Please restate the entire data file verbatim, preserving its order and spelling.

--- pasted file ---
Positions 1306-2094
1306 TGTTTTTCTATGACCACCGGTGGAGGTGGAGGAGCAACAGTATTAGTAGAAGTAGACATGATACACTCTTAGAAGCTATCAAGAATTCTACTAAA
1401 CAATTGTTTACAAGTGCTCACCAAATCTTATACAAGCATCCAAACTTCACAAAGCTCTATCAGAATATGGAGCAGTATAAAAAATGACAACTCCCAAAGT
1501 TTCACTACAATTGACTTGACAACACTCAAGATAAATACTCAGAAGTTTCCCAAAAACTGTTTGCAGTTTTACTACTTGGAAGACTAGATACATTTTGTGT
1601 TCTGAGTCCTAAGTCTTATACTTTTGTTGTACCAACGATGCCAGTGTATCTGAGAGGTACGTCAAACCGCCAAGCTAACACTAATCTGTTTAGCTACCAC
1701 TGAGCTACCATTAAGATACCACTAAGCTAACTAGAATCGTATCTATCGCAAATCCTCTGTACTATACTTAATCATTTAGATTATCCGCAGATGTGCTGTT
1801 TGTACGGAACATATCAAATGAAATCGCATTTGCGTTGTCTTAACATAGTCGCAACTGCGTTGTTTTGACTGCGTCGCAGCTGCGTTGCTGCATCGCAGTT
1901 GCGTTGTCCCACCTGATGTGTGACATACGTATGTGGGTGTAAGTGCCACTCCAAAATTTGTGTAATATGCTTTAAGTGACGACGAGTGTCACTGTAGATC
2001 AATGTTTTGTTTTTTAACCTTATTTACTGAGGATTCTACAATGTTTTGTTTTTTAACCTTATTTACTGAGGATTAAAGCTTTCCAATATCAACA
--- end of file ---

Positions 1306-2094
1306 TGTTTTTCTATGACCACCGGTGGAGGTGGAGGAGCAACAGTATTAGTAGAAGTAGACATGATACACTCTTAGAAGCTATCAAGAATTCTACTAAA
1401 CAATTGTTTACAAGTGCTCACCAAATCTTATACAAGCATCCAAACTTCACAAAGCTCTATCAGAATATGGAGCAGTATAAAAAATGACAACTCCCAAAGT
1501 TTCACTACAATTGACTTGACAACACTCAAGATAAATACTCAGAAGTTTCCCAAAAACTGTTTGCAGTTTTACTACTTGGAAGACTAGATACATTTTGTGT
1601 TCTGAGTCCTAAGTCTTATACTTTTGTTGTACCAACGATGCCAGTGTATCTGAGAGGTACGTCAAACCGCCAAGCTAACACTAATCTGTTTAGCTACCAC
1701 TGAGCTACCATTAAGATACCACTAAGCTAACTAGAATCGTATCTATCGCAAATCCTCTGTACTATACTTAATCATTTAGATTATCCGCAGATGTGCTGTT
1801 TGTACGGAACATATCAAATGAAATCGCATTTGCGTTGTCTTAACATAGTCGCAACTGCGTTGTTTTGACTGCGTCGCAGCTGCGTTGCTGCATCGCAGTT
1901 GCGTTGTCCCACCTGATGTGTGACATACGTATGTGGGTGTAAGTGCCACTCCAAAATTTGTGTAATATGCTTTAAGTGACGACGAGTGTCACTGTAGATC
2001 AATGTTTTGTTTTTTAACCTTATTTACTGAGGATTCTACAATGTTTTGTTTTTTAACCTTATTTACTGAGGATTAAAGCTTTCCAATATCAACA